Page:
I graduated in Integrative Biology at the University of Basel, Switzerland, in 2002 and subsequently moved to Sweden where I went on to do a PhD at the Department of Animal Ecology, Lund University, between 2003 and 2007. In 2007, I was awarded a fellowship for prospective researchers from the Swiss National Science Foundation to conduct post-doctoral research with Prof Mats Olsson at the University of Wollongong, Australia. After a period of parental leave, I have started a second post doc (Marie Curie International Outgoing Fellowship (FP7)) in summer 2010 continuing my work with Prof Olsson (now at The University of Sydney) and collaborating with Prof Dennis Hasselquist at Lund University.
My research interests lie within the framework of evolutionary biology and behavioral ecology. I am particularly interested in the links between maternal effects, phenotypic plasticity and life-history strategies. I use experimental approaches to investigate evolutionary mechanisms underlying phenotypic variation. My current project tries to assess whether reactive oxygen species, which are often identified as factors of ageing and immune disorders, may act as constraints in the evolution of life histories. Past work as well as current side projects concern variation in maternally derived hormones and their effect on the offspring phenotype. For my work, I use lizards and birds as a model species.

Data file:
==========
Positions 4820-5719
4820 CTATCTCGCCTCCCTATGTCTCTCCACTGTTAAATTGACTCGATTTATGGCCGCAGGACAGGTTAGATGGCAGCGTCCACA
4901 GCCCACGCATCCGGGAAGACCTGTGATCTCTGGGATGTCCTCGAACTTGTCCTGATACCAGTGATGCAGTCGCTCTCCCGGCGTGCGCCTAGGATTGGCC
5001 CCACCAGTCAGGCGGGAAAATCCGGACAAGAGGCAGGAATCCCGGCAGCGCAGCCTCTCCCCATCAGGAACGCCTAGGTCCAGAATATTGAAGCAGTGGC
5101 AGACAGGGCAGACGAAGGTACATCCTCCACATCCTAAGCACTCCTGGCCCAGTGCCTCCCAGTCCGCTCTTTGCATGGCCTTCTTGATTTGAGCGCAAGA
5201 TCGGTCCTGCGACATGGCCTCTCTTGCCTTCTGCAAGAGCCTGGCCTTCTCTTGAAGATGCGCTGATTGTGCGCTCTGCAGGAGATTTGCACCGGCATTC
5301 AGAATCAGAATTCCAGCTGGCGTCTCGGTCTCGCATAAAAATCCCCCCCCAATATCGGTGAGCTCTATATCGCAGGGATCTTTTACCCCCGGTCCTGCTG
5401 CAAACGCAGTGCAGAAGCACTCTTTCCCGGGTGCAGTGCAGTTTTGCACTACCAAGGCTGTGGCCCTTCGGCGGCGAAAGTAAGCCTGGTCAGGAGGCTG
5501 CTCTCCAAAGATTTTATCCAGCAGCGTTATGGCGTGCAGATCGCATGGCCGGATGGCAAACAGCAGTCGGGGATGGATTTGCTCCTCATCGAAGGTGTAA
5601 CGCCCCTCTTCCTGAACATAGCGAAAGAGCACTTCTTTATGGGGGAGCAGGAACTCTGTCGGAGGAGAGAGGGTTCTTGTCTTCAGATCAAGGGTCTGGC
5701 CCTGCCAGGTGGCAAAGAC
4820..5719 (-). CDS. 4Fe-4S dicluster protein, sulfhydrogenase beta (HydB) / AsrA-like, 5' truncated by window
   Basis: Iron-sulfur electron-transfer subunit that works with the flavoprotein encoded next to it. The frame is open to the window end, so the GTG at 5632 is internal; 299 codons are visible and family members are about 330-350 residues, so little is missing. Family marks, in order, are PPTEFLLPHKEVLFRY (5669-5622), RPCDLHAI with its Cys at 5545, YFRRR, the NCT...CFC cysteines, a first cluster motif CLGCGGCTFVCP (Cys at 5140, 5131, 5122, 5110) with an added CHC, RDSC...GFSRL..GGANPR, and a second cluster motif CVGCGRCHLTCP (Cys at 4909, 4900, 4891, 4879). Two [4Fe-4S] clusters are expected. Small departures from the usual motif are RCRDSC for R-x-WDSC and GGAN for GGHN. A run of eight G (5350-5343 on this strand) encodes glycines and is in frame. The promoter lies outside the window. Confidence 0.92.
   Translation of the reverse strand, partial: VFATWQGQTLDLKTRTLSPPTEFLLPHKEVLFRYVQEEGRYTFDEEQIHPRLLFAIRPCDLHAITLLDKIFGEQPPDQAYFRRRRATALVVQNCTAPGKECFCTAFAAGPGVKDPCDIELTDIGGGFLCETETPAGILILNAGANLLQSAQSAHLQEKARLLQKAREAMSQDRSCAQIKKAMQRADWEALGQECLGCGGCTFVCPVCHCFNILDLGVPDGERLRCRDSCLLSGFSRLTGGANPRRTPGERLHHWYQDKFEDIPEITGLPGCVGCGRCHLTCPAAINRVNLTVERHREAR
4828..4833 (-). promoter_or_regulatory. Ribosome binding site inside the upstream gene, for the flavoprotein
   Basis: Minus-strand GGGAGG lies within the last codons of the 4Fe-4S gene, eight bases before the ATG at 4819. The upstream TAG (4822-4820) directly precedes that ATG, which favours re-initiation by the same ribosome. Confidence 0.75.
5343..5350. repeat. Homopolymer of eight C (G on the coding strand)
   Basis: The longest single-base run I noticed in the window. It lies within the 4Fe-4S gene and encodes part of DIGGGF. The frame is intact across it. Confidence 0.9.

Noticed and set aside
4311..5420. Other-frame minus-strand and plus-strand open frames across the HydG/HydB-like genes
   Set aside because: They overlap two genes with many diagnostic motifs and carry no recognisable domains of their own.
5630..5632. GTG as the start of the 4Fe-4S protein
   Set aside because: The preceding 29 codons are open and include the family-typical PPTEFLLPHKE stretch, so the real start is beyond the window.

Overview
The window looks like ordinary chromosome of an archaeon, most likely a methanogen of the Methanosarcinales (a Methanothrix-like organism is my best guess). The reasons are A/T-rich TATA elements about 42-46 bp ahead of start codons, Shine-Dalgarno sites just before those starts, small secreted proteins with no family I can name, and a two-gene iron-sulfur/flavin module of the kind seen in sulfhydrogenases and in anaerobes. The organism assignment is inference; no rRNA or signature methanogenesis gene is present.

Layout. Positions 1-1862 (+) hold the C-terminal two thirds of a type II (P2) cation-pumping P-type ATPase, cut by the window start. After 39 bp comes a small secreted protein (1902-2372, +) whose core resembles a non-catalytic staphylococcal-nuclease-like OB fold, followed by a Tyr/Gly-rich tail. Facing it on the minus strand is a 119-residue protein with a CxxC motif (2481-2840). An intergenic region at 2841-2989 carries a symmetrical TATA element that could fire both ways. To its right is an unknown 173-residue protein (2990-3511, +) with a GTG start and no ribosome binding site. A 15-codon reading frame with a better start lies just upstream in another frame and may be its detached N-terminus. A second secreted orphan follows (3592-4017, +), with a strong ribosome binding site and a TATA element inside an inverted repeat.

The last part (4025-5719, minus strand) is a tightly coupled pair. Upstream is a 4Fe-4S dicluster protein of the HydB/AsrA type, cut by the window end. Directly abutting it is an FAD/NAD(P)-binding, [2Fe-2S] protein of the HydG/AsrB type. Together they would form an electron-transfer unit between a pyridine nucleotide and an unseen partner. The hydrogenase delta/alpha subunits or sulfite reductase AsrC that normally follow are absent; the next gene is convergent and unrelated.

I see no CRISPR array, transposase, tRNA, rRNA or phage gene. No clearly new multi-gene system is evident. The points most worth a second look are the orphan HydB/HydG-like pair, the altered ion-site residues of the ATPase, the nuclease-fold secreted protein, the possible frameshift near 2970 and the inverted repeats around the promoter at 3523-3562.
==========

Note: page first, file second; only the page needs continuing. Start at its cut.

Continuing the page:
Hasselquist D, Tobler M & Nilsson J-Å. Maternal effects and immune function in vertebrates. In: Eco-Immunity, Demas GE and Nelson RJ (eds.), Oxford University Press, in press.
Tobler M, Healey M, Wilson M & Olsson M (2011) Basal superoxide as a sex-specific immune constraint. Biology Letters, published online, doi: 10.1098/rsbl.2011.0350.
Tobler M and Sandell MI (2009) Sex-specific effects of prenatal testosterone on nestling plasma antioxidant capacity in the zebra finch. Journal of Experimental Biology, 212, 89-94